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Member of the European Commission responsible for Education, Culture, Multilingualism and Youth
Match-fixing, a threat to the integrity of sport
European Parliament Conference on "How to regulate betting and gambling in Europe"
Brussels, 27 June 2012
It is with great pleasure that I am with you today, in the company of so many distinguished experts. I would like to thank the European Parliament for hosting this event, and in particular the three Members who were instrumental in organising it: Mr Creutzmann, Mr Abad and Ms Schaldemose.
I will focus my intervention on the specific issue of match-fixing, which is a topical one at the moment.
Sadly, over the past months, a number of new scandals have emerged that have shaken the sports movement. They remind us that match-fixing is one of the main threats to the integrity of sport; possibly the greatest threat, as the chairman of UEFA, Michel Platini has recently said. Sport organizations are taking a firm stance against every instance of match-fixing.
And we stand by their side. The EU has a stake in this fight. Let us not forget that we are treaty-bound to promote fairness in sporting competitions and to ensure the physical and moral integrity of our athletes.
In full respect of the competence of Member States and of the autonomy of sport organisations, we intend to play our role to the full.
We have recently published a study on the national legal frameworks for combating sporting fraud in the Member States. The purpose of this study was to improve our knowledge about how corruption in sport, specifically match-fixing, is covered in national criminal law, in order to better target our action at EU level.
It contains a number of recommendations on areas where our work could focus: such as overcoming loopholes in national legislation, improving police and judicial cooperation, and intensifying the exchange of information and best practices. Instead of embarking on a long-term harmonisation process, we should deliver concrete and pragmatic solutions.
We have two organisations in Europe which deal with cooperation in cross-border investigation and the prosecution of serious crimes: EUROPOL and EUROJUST.
The Commission can help these agencies cooperate more closely with the sport movement and give higher priority to match fixing in their activities.
My colleague, Commissioner Barnier, who will be with you later today, has also been working on a number of initiatives: such as the Green Paper on online gambling and its follow-up, and the creation of a discussion platform for national gambling regulators. But he will certainly tell you more about these later.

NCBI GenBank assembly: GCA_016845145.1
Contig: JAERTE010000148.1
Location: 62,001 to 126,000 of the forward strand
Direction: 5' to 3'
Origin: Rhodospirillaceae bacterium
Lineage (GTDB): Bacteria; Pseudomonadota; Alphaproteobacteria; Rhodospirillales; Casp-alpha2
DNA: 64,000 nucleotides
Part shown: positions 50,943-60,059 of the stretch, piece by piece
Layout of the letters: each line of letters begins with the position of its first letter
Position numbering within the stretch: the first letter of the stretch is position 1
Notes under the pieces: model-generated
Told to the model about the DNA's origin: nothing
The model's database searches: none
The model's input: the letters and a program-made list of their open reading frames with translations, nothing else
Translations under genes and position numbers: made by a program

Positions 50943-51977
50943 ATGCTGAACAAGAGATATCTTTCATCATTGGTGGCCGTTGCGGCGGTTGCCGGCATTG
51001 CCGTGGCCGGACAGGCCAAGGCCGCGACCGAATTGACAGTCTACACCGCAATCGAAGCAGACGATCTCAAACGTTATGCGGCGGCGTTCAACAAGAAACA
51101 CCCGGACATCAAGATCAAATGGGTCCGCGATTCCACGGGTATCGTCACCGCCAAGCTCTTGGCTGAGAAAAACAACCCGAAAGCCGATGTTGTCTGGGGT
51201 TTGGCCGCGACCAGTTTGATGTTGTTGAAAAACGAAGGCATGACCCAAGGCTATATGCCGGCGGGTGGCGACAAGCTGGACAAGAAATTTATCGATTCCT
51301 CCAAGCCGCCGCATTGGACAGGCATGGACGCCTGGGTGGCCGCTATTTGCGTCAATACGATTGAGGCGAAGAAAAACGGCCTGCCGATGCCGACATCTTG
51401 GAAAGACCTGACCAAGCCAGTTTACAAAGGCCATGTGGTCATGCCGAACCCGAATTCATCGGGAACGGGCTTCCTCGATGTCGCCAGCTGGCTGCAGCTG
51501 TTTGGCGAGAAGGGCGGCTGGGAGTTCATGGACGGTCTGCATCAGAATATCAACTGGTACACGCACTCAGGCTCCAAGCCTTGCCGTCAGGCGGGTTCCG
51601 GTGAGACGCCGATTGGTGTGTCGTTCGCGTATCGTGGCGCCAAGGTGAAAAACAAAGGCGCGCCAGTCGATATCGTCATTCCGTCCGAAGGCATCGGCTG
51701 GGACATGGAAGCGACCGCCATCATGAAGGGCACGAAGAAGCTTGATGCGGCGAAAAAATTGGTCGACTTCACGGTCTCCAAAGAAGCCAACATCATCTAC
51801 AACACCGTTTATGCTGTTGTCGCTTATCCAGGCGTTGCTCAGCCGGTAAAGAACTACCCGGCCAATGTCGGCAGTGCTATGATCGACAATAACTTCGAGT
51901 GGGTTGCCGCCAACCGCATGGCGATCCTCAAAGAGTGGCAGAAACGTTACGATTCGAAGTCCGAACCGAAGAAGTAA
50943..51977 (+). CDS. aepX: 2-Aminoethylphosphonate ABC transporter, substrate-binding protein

Prevention and EU funding
There is also a lot that can be done in terms of prevention.
I am thinking, in particular, of educational programmes and awareness-raising campaigns. These are essential in reaching those most at risk of being approached to fix matches: players, referees and match officials.
Here, the EU dimension in sport becomes vital, because the EU can play an instrumental role in coordinating and financing such programmes and campaigns.
We have included the fight against match fixing as a priority theme of this year's Preparatory Actions in the field of sport.
In April we published a call for projects which, once selected, will run from next year up until the first half of 2014.
In 2014, when the EU's new seven-year funding period begins, we should have a dedicated budget for sport, and we have proposed that the fight against international threats to sport, including match fixing, be covered in our future Erasmus for All programme.
The Council of Europe
But beyond what the EU can do to safeguard the integrity of sport, we are also working actively with the Council of Europe. Council of Europe Sport Ministers have expressed their support for a Convention in this field. The Committee of Ministers also recently endorsed this proposal, and we understand that negotiation on the future Convention will be launched in the autumn 2012.
A European Convention could send a powerful signal that public authorities are committed to fight match fixing. It would establish common pan-European standards to preserve integrity of sport against manipulation of results. It would also create a useful platform for pan-European cooperation by involving all the parties that need to work together: the public authorities, the sport movement and betting operators.
It is an initiative that deserves to be supported. And I believe that a united EU voice in this field would send a strong message and give impetus to the whole process. We are currently reflecting on how the EU may be represented at the negotiating table and bring added value in this framework.
Ladies and gentlemen,
The issue of match fixing is high on the political agenda, and we are concretely pursuing a number of initiatives in parallel to fight it.
We need to coordinate and manage the different processes I have recalled, and conferences like today, where we have a meeting of minds, are essential in order to avoid duplication and maximise our effectiveness.
That is why I was so happy to accept your invitation.
I am sorry that I am unable to stay at the Conference for the rest of the afternoon, but I look forward to hearing about the stimulating ideas that will be shared at today's event, and I wish you a successful debate.